scorecardresearch Skip to main content
innovation beat

Stephen Wolfram sees peril, and promise, in ChatGPT

Computer scientist and entrepreneur Stephen Wolfram weighs in on the rise of chatbots.RICK FRIEDMAN/NYT/NYT

A few months before the strikingly well-spoken AI system ChatGPT hit the scene, some of its developers approached renowned computer scientist Stephen Wolfram to show off the app.

Not bad, Wolfram said, but could they train the chatbot to sound like him?

Wolfram, who earned a PhD at age 20 and won a MacArthur genius grant in 1981, has published millions of words online, seemingly providing plenty of material to train ChatGPT’s algorithms.

So how did it do? “This is terrible,” Wolfram recalled in an interview with the Globe from his home in Concord. “I know what I sound like, and this didn’t hit it correctly.”


Still, the lifelong researcher in computer science, artificial intelligence, and physics said he has been surprised and impressed with ChatGPT’s ability to carry on simple conversations and sound much like a person. He published a lengthy essay explaining how ChatGPT works and another on how it might interact with the knowledge discovery app he developed called Wolfram Alpha.

“I think nobody knew, including people who worked on it, that ChatGPT would work as well as it does,” he said. “And the fact that it was the end of 2022 when it got to the point where these neural net models could be successful... I don’t think anybody could have realistically predicted that.”

Wolfram has been interested for decades in neural networks, the technology underlying ChatGPT. Chatbots and similar creative AI apps like image generator DALL-E work in a different realm than Wolfram Alpha, which seeks to distill scientific facts and perform calculations. The “generative AI” apps instead build statistical models and string together sentences or pictures by calculating probabilities (of what the next word should be, for example).

That has led to all kinds of mistakes by AI apps, from a failure to accurately draw human hands to wrong answers about Mexican bars and financial reports. And Wolfram is not optimistic that the developers will be able to tweak their apps to eliminate the errors.


The OpenAI website ChatGPT about page on a laptop.Gabby Jones/Bloomberg

“It’s pretty challenging to stop a system like this from making stuff up,” he said.

Other AI experts agree we’re stuck with some errors. “I’ve seen so many examples of this over the last 30 years,” said David Magerman, managing partner at Differential Ventures who has a PhD in computer science. “What you see is what you get. You say it’s going to be amazing when it gets 20 percent better. But it never gets 20 percent better.”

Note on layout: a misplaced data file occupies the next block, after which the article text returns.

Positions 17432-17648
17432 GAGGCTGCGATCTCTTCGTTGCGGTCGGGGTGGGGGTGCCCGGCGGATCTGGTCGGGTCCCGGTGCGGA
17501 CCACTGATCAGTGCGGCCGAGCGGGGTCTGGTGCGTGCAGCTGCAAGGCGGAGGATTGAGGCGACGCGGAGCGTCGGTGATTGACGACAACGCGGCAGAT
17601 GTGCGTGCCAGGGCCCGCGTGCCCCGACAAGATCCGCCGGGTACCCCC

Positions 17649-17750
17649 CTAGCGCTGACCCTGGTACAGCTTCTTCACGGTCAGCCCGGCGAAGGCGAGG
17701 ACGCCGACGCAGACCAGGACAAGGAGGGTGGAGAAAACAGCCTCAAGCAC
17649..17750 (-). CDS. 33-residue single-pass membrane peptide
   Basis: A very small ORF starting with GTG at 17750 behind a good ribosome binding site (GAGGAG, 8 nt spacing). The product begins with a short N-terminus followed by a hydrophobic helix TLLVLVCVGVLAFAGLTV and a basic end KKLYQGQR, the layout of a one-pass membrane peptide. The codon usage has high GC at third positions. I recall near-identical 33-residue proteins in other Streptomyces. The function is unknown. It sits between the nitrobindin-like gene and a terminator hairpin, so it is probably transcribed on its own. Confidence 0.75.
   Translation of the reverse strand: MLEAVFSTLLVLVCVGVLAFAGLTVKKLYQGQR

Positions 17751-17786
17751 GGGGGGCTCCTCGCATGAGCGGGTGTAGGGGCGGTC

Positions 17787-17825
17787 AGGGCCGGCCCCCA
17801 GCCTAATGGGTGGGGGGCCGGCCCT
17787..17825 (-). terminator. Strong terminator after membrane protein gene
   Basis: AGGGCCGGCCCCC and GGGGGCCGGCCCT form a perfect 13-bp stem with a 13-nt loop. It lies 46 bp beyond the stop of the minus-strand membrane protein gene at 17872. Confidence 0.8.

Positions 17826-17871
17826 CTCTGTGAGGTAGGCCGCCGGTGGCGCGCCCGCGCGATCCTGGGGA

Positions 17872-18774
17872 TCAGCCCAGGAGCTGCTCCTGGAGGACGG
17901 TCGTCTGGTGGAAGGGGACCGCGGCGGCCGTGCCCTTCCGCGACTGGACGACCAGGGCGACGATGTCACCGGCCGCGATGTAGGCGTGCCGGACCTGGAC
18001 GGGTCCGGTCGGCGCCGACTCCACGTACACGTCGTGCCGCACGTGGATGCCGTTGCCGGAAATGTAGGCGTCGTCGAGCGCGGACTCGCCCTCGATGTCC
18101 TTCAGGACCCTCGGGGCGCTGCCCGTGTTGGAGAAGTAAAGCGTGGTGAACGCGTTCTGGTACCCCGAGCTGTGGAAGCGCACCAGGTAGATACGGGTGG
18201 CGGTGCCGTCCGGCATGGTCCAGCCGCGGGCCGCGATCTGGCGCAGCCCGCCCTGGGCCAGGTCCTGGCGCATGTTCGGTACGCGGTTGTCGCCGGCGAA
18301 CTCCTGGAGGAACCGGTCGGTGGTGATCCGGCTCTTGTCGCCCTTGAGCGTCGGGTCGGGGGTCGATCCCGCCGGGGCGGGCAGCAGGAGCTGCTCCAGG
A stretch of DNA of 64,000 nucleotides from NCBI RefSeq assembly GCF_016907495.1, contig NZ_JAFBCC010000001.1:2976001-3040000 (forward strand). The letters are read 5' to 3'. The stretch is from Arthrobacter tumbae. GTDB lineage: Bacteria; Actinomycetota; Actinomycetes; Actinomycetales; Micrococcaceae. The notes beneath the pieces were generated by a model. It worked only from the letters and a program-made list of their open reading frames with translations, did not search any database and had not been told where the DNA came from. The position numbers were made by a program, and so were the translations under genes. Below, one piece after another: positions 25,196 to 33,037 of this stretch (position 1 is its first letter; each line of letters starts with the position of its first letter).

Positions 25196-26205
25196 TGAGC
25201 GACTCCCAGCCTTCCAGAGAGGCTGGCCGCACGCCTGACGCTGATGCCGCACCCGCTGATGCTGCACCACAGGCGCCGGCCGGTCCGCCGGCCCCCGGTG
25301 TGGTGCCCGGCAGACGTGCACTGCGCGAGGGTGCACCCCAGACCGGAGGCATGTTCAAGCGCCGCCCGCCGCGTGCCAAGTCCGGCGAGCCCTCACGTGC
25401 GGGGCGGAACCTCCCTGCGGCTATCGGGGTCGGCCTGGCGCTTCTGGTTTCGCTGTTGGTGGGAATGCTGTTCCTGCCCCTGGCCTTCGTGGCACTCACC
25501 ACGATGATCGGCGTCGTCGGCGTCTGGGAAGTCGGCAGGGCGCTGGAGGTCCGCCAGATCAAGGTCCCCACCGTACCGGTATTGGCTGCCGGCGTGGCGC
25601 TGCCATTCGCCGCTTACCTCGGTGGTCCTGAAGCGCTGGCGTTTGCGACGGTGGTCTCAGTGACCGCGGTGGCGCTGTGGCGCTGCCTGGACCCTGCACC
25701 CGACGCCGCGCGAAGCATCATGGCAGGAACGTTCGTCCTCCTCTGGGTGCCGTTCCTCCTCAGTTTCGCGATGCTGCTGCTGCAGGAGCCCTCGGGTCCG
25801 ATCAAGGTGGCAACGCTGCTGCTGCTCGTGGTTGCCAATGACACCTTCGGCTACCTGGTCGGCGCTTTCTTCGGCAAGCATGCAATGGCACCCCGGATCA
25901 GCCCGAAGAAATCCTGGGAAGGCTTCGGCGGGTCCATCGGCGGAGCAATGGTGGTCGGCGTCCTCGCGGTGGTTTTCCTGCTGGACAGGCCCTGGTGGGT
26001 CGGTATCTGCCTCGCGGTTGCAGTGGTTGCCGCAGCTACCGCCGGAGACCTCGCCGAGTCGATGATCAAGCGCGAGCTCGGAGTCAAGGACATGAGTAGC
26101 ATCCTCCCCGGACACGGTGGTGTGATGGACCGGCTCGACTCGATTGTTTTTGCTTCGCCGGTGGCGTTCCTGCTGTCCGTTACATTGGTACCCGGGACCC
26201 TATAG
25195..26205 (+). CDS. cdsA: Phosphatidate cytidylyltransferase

That doesn’t mean ChatGPT and its brethren are useless. A web search engine might offer a list of 10 links and only a few are relevant. Or a writer might use ChatGPT to brainstorm some initial ideas for an article.

It all reminded Wolfram of a simple web app to create musical cellphone ringtones that he posted 15 years ago. “What surprised me was that I kept running into composers who said, ‘Oh, I find it useful as a spark of creative inspiration,’” Wolfram said. “Again, it depends on your use case, whether that kind of random injection is what you want. If you’re a self-driving car, probably random injection is not what you want.”

Not all uses of creative AI apps will be beneficial, of course. People could use a chatbot to flood websites and social media with fake comments and misinformation, for example. The response will require “a kind of computer security” that can filter out AI material, he said.


While some fear the automated programs will take away jobs, Wolfram is considering how their rise might free up humans’ time for other endeavors. He’s pondering using a chatbot trained on his past e-mails to offer quick responses to the unending stream of correspondence hitting his inbox.

And that leads to an idea for a new job that will be needed, which Wolfram has dubbed “AI wrangler,” to manipulate and fine-tune the chatbots to generate the best answers.

“It’s not a simple matter of you change this line of code,” he said. “This is a much more complicated issue. It’s much more like animal wrangling. You’ve got this thing that essentially is an alien mind. And you’ve got to understand that alien mind well enough to know how to tweak it to do what you want.”

Aaron Pressman can be reached at Follow him @ampressman.